February 2018 Edition
Smallsats, EO / Geospatial / Imagery
On a Personal Note...The Changing Face of Space, By Professor Sir Martin Sweeting, OBE, FRS, FREng — Executive Chairman, SSTL
The role that space has in our lives is now taken for granted: we have become reliant on it every day – whether it be for weather forecasting, satellite TV, banking, communications or navigating in our cars. It is now part of our national infrastructure underpinning our economy, security and well-being.
An ICEYE Focus—Synthetic-aperture radar in under 100 kg. satellites, By Pekka Laurilla, Chief Financial Officer and Co-Founder, ICEYE
Synthetic-aperture radar (SAR) imaging from orbit is not new — almost 40 years ago, the Spaceborne Imaging Radar (SIR) flew on two shuttle missions to image Earth from above.
An Earth-i Focus—Satellites to predict the future..., By Richard Hollingham
On May 18, 1969, just over four hours into their mission to the Moon — the dress rehearsal for the first lunar landing — the crew of Apollo 10 pointed their video camera through the command module window toward the Earth.
A BridgeSat Focus—Design and Application of Space-Based Optical Communications, By David Mitlyng, Product Management, BridgeSat Inc.
For operators that need to securely and efficiently move large amounts of data from space to ground, optical communications offer a viable solution.
A KSAT Perspective—The smallsat industry in 2018, By Katherine Monson, Director of Business Development, Kongsberg Satellite Services (KSAT)
The smallsat revolution has now, arguably, been underway for a decade.
Innovation: Rock Seven—SmallSat size and software matter, By Nick Farrell, Director, Rock Seven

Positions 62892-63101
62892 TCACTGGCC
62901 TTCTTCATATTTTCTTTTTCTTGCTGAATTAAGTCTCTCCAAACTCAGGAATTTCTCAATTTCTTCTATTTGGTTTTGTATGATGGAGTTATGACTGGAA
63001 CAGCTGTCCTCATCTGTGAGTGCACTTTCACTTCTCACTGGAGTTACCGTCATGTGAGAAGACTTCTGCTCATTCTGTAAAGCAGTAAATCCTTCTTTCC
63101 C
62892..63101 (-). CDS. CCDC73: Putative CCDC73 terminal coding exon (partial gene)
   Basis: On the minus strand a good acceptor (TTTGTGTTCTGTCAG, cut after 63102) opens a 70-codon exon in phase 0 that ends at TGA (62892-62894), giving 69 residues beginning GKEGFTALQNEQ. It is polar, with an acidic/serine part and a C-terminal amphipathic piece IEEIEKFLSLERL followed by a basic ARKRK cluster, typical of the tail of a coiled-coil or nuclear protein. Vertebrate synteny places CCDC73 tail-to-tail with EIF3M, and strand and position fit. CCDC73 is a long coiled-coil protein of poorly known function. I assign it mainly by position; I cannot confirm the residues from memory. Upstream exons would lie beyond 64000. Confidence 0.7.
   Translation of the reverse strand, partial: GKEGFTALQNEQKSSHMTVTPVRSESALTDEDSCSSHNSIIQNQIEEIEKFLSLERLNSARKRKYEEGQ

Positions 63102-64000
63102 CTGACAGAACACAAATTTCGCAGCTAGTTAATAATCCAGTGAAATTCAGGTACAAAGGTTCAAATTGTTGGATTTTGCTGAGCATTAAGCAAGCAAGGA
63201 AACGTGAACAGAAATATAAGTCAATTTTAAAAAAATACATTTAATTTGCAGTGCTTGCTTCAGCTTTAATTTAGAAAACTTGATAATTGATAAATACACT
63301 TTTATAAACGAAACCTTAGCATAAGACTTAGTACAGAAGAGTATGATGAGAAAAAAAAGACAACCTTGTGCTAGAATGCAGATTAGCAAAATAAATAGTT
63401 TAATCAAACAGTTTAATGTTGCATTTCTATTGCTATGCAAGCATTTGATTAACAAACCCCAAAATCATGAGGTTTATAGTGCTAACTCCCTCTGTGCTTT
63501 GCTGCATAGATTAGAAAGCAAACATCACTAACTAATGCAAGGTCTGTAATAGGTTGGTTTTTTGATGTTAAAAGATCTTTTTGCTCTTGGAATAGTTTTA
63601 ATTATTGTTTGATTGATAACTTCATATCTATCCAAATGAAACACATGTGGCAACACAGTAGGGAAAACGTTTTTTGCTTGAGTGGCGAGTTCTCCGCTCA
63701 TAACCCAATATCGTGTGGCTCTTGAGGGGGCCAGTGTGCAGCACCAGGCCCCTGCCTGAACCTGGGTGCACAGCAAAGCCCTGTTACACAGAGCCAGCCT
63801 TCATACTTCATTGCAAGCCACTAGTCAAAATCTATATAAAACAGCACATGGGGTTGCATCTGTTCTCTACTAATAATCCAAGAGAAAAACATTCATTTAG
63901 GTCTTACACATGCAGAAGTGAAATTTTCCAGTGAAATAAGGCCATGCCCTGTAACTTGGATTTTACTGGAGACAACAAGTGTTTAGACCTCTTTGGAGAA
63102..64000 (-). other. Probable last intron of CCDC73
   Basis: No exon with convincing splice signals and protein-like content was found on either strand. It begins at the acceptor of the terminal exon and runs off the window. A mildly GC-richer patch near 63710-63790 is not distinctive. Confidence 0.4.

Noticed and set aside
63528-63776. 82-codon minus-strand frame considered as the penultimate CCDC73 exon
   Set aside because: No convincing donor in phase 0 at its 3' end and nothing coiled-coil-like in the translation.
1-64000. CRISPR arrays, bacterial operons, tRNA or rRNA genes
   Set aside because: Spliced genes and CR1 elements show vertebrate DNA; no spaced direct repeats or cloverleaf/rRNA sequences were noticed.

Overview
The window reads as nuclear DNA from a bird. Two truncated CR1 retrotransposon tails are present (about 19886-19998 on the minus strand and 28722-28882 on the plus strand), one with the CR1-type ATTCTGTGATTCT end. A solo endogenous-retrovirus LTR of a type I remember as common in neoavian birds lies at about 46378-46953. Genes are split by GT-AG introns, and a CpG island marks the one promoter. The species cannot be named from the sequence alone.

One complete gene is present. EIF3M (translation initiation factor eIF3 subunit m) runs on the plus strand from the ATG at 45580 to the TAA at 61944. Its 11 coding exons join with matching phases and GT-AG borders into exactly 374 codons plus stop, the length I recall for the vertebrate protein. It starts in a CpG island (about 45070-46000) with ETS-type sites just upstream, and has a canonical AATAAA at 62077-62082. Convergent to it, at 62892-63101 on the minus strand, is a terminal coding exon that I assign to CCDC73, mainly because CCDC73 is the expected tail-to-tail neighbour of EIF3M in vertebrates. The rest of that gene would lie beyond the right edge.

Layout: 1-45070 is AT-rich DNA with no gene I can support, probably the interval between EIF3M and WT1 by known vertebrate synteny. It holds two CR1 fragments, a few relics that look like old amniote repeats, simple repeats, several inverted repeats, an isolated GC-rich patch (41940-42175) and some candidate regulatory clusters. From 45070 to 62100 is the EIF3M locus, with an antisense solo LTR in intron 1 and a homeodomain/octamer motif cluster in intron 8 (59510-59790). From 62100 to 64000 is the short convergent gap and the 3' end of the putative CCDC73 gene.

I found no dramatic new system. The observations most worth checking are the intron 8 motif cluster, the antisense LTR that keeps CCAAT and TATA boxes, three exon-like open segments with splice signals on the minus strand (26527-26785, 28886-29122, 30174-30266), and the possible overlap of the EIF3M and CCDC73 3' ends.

In the article ‘The Diverse World of Remote Monitoring… A Rock Seven Perspective’ featured in the January 2017 issue of SatMagazine, the company’s comment was “…in this area of connectivity innovation, small is most definitely the best.”
An Orbital Micro Systems Focus—SmallSats: The champions of LEO commercialization, By William Hosack, Chief Executive Officer, Orbital Micro Systems
For many decades, NASA and other government-based space organizations, have led, driven, nurtured, and helped to create, a robust and fertile ecosystem leading to the commercialization of space-based technologies.
An Apollo Fusion Perspective—The trade space will change in 2018 due to new propulsion systems, By Ben Longmier, President and Co-Founder, Apollo Fusion
Some 7,000 satellites have flown on orbit during the 60 years since Sputnik was launched.
Executive Spotlight: Meir Moalem, Chief Executive Officer, Sky and Space Global
A jet fighter pilot, Lt. Col (Ret.) of the Israeli Air Force (IAF), Meir has more than 20 years of experience in management, R&D and operation of state-of-the-art projects in Space Systems and Unmanned Aerial Systems.
A Kratos Perspective—The Growing Specter of LEO/GEO Interference, By Bob Potter, Vice President, Signals and Ground System Technology, Kratos
Small satellites (smallsats) are creating new and disruptive opportunities in today’s space industry — applications that were once the purview of traditional satellites in geosynchronous equatorial orbit (GEO) are finding that, in a growing number of cases, those applications (Earth observation [EO], imaging, etc.) are being performed by small satellites in Low Earth Orbit (LEO).
A Ball Aerospace Focus — SmallSats — single answers or tools for greater solutions? Yes!, By Debra Facktor,Vice President and General Manager of Strategic Operations and of the Commercial Aerospace strategic business unit for Ball Aerospace
The small satellite (smallsat) market continues to grow — in interest, investment, capability and potential impact.
An NSR Analysis—Destination Constellation: Too many passengers?, By Siddharth Shihora, Analyst, NSR
The space industry’s wagon is packed with constellations — and that wagon is getting heavier by the day.
On a Personal Note...Waiting for the shoe..., By Robert Bell, Executive Director, Space and Satellite Professionals International (SSPI)
A little more than a year ago, I closed an article I had written for this magazine with the words “Welcome to interesting times.”